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Canku Ota

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(Many Paths)

An Online Newsletter Celebrating Native America


November 30, 2002 - Issue 75


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Oglala Teen Named to National Commission

by Jodi Rave Lee
credits: art Many Ponies by Cecilia Henle
Many Ponies by Cecilia HenleSAN DIEGO - The National Congress of American Indians Youth Commission named a South Dakota teen as one of two leaders who will provide a voice for youth issues the next two years.

Russell Blacksmith of South Dakota's Pine Ridge Reservation and Shilo Smith of Arizona's Salt River Maricopa Indian Community were interviewed for their new jobs during the 59th annual National Congress of American Indians conference, which ended Friday in San Diego.

"As a youth leader, I feel I have a lot to offer," Blacksmith, a 19-year-old from Oglala, said. "I would like to make a difference in combating youth problems that are affecting not only my nation but all of Indian Country."

The commission provides young people an opportunity to enhance their leadership skills. It was created six years ago after youths asked to be a part of the national congress.

"Hopefully, with this position we can work with the youth so they can come up with something themselves. Who knows better than us, the youth?" the 18-year-old Smith said.

Unlike the national group, the youths didn't want a leadership hierarchy consisting of president and vice president. They wanted balanced leadership of males and females, youth commission coordinator Jeri Brunoe of Phoenix said.

A number of speakers addressed the youth commission, which wrapped up a five-day meeting Thursday.

"Whenever I get around this kind of leadership, I get intimidated," Ernie Stevens Jr. of the Oneida Nation and chairman of the National Indian Gaming Association said.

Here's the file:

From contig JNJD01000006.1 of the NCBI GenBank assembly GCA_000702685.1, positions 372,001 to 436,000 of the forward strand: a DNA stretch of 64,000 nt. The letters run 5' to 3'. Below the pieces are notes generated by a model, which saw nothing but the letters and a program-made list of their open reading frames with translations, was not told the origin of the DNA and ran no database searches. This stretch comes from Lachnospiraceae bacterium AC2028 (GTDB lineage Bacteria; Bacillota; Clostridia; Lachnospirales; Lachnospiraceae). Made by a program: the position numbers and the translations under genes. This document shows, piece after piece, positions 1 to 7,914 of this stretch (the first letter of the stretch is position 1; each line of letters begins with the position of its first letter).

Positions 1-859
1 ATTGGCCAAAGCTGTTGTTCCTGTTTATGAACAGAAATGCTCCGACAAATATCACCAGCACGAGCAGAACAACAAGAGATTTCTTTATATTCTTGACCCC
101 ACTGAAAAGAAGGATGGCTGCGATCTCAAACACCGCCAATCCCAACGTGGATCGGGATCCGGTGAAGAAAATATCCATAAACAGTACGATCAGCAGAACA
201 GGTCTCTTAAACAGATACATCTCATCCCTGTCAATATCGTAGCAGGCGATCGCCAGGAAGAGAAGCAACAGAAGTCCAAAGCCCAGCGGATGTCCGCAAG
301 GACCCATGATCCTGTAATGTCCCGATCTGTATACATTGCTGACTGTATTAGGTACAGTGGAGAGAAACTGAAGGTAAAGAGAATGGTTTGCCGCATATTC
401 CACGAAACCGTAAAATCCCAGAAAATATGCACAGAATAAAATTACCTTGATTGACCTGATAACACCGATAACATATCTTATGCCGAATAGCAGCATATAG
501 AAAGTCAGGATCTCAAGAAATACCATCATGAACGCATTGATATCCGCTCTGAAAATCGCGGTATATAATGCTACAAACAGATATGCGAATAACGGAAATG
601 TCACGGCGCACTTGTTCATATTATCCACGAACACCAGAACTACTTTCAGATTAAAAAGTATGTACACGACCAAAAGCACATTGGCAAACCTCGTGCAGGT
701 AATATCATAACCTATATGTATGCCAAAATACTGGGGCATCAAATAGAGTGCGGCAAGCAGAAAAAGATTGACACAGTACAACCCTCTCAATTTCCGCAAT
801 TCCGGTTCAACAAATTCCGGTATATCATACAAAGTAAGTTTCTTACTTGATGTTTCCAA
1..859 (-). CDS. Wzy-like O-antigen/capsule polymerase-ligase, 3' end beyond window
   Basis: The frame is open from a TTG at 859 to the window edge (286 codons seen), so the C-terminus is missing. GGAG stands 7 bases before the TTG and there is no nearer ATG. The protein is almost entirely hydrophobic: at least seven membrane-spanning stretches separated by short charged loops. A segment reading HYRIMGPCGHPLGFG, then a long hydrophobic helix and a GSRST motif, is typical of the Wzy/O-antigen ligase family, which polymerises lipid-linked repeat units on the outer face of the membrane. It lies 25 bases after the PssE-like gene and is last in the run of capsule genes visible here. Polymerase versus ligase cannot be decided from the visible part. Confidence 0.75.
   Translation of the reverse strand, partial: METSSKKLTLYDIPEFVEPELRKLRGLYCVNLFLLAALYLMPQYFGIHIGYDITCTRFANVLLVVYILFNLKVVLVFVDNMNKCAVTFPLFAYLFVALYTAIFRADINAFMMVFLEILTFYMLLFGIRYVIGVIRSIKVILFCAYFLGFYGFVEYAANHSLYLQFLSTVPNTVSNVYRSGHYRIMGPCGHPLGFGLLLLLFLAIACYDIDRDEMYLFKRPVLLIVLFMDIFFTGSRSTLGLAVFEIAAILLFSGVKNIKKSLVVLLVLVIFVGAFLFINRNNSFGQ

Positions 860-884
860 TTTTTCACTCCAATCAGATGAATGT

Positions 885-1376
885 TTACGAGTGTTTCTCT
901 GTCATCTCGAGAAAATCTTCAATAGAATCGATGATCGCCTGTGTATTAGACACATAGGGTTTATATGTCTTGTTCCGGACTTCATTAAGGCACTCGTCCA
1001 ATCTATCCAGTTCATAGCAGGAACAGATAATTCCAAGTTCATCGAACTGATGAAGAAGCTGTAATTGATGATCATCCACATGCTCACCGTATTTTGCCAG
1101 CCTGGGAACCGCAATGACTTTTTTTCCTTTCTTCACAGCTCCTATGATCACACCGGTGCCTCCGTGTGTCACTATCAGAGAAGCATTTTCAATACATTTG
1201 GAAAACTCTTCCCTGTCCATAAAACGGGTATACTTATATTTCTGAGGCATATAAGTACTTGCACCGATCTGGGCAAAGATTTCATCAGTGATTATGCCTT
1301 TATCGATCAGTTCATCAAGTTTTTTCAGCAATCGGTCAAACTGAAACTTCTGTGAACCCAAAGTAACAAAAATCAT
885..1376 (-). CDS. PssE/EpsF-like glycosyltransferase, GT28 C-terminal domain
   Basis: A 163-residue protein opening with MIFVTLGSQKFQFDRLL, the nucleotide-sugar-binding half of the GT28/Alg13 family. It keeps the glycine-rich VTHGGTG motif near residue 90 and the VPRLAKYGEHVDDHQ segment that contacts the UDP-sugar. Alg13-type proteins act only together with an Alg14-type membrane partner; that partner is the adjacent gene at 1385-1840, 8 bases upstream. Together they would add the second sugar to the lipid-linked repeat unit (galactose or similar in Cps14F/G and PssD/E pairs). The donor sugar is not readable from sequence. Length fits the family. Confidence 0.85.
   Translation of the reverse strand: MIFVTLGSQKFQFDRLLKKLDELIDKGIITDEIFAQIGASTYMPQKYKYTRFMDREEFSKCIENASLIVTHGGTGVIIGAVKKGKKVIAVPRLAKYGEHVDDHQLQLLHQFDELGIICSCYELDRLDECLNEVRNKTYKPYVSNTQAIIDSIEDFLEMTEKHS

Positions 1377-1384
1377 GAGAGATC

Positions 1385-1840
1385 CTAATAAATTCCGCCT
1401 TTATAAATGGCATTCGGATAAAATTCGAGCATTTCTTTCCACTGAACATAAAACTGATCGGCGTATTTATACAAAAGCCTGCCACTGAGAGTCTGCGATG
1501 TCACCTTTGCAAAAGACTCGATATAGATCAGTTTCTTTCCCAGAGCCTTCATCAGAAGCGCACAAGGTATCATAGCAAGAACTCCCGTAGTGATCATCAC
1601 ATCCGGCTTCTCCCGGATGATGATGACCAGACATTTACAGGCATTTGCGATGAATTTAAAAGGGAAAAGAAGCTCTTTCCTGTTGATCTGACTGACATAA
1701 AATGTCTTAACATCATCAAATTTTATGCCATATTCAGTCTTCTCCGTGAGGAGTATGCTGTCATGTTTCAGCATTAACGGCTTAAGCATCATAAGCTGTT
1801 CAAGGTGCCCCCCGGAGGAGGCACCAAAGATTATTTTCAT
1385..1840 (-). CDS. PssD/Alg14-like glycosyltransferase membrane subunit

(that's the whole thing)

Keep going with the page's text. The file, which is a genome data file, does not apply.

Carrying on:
"You guys are cool. You're smooth. You're beautiful. You're tough. Above all, you're leaders. That's why I'm intimidated by you. You guys got it."

Litefoot, a rap artist and motivational speaker, offered many words of encouragement and ended his message with some advice:

"Pray. Pray. Pray..." Litefoot said as he stood inside a circle repeating the words to the 60 or so youths seated around him. He reminded them that they have the power of their ancestors with them. They should use that power when dealing with the social ills in their lives, he said.

Blacksmith, who lives in one of the poorest counties in the country, is all too aware of the social ills in his community: poverty, infant mortality, teen suicide, high-school dropouts. "These are things that I carry around in my heart," he said.

As a dropout who later earned a high school-equivalent diploma, Blacksmith credits the Youth Opportunity Movement, a national initiative that works out-of-school youths, for giving him direction.

And now, the new national youth leader has a message for others: Even though you drop out of school and have personal difficulties with your life, never give up.

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